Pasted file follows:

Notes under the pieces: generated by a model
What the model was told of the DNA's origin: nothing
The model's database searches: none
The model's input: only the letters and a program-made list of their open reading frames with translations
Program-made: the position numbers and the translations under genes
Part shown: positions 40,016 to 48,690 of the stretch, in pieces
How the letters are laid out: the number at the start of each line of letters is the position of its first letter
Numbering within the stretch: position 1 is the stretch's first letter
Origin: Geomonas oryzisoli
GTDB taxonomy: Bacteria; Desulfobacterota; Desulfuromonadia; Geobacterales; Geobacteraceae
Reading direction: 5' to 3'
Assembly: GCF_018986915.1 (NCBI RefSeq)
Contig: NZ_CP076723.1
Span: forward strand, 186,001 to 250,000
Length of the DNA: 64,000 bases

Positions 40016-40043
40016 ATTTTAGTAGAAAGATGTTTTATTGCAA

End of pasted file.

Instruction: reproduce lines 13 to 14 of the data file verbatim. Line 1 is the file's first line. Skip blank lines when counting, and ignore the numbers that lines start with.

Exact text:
Contig: NZ_CP076723.1
Span: forward strand, 186,001 to 250,000